• Understand the carbon-based system: how people in groups react to stress, change and routine.
  • Give two examples of how you can personally shift the power structure from a hierarchy to a team in your department/organization to create synergy and maximize power.
  • In light of new knowledge, give one reason why attempts to create a reliable safe patient culture have failed in the past.
  • Describe the difference between patient safety as a core initiative versus a core value. 

Leading a Patient Safety Culture: Beyond the Statistics

The ever increasing demands of leadership have not allowed today’s leaders the luxury of time needed to step back and look at the ‘big picture’. The biggest failure of all has proven to be the most critical: a failure of perception. Culture has repeatedly been identified as the greatest barrier to patient safety (IHI). What is this phenomenon that travels as a powerful undercurrent in organizations? And how can leaders’ un-mine and control an invisible force?

Using Professor Diamond’s framework (Collapse), for “How group decisions fail”, this presentation offers a fresh and fascinating look at the hospital safety culture in light of sociology. Patient safety can never be achieved as a top-down driven initiative. Safety is a core value. In this session, leaders will learn how to identify their culture beyond the statistics and sustain the value system and behaviors critical to keeping our patients safe.


  • List three reasons why groups fail at decision making
  • Discuss the impact of perception on patient safety and quality care 
  • Identify and apply two major concepts that would provide perspective and power to leadership
  • Understand how to maximize power and resources within a human institution. 
  • Describe two specific actions that you personally can adopt now to lead a patient safety culture.

(Level: Geared from front line managers to board members)

Healing Nurse-to-Nurse Hostility & Creating Healthy Relationships

The expression “Nurses eat their young” is so far removed from our idea of the caring and nurturing nurse that we shudder to think it could possibly be true.  Bur the truth is, nurses are hurting each other.  Stories from the ‘front line’ cannot be ignored.  These stories are the voices of nurses telling the world about their experiences.  In addition, research shows that 60% of newly registered nurses leave their first position within six months because of some form of abuse from a co-worker.  The first step to healing our relationships is the most difficult: to recognize and openly discuss the problem.  Only by understanding the origin and reasons for our behaviors can we even begin to create the healing environment that is so desperately needed in nursing- for ourselves, as well as our patients.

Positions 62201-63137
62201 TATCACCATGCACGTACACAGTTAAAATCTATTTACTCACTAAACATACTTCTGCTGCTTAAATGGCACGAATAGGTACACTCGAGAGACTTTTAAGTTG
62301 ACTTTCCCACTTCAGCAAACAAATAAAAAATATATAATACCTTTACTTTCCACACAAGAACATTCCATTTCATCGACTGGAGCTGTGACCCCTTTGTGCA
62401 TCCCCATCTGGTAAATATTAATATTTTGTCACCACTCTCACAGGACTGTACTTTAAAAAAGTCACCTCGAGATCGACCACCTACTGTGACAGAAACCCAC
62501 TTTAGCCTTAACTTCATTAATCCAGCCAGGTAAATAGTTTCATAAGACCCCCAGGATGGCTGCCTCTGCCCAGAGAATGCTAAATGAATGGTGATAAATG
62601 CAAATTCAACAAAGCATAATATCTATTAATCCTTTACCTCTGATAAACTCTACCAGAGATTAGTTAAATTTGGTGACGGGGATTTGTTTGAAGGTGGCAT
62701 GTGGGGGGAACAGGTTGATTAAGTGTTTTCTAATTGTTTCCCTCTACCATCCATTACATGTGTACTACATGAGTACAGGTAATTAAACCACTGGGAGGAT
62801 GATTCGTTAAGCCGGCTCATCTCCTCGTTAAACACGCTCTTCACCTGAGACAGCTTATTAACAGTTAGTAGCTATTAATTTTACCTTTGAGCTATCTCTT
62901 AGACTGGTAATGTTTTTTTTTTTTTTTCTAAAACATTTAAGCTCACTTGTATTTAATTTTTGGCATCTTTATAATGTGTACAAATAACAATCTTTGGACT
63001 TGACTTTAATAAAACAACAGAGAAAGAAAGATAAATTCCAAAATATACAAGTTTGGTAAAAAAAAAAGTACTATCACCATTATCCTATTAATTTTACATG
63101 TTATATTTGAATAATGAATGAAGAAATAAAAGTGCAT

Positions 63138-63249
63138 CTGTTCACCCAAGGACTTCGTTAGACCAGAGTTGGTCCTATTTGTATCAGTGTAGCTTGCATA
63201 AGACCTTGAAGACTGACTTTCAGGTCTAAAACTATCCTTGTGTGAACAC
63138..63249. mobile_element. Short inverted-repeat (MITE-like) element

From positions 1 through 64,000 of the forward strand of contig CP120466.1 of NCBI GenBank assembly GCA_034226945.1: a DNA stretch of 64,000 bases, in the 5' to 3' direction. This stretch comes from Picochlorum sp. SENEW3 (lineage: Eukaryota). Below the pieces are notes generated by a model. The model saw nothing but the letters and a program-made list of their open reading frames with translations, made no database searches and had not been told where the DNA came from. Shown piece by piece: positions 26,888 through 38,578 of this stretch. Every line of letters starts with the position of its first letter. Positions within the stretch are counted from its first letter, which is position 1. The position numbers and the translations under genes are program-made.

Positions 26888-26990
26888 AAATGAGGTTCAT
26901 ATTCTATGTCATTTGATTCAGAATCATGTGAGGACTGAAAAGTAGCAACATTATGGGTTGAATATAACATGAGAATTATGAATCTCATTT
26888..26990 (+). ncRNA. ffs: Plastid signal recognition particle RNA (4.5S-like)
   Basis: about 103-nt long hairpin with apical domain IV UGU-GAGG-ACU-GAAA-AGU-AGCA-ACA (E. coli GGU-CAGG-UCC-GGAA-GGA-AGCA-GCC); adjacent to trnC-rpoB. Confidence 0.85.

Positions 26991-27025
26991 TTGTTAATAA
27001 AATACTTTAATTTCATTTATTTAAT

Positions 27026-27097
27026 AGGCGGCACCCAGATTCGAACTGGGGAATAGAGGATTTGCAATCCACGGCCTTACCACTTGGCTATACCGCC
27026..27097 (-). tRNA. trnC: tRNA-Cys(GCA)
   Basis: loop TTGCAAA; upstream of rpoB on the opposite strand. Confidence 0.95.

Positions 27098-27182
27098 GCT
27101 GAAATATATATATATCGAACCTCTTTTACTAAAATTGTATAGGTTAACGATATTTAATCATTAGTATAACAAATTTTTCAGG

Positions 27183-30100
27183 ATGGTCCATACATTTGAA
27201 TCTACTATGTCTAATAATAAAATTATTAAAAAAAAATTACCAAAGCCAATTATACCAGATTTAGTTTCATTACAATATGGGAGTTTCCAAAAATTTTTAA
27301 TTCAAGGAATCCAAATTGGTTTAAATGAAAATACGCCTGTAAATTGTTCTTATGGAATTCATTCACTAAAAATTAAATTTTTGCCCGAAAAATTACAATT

• Acknowledge that nurse to nurse hostility is a serious problem.
  • Explain why nurses experience un-caring behaviors from their peers.
  • List one action that you can take to build a culture of healthy relationships and/or decrease horizontal hostility in the workplace. 

How Professionals Communicate


As a culture, studies show that both physicians and nurses fall short of communicating their concerns to their colleagues because of a passive-aggressive style of communication and conflict avoidance. Clearly, if we are to deliver the highest level of safe, quality care and create the collegial relationships that will nurture and support each other, we must learn a new way of engaging with each other. Participants will leave this presentation prepared, empowered, and determined to engage in the conversations they have been avoiding.


  • List three situations that demand a conversation in healthcare.
  • Recognize the impact of culture on communication.
  • Describe a conversation you avoid and apply the DESC model to this situation.
  • State two behaviors that are not ‘normal’ and must be confronted in order to create and sustain a healthy work environment 

Nursing Leadership: “If Not Us, Then Who?”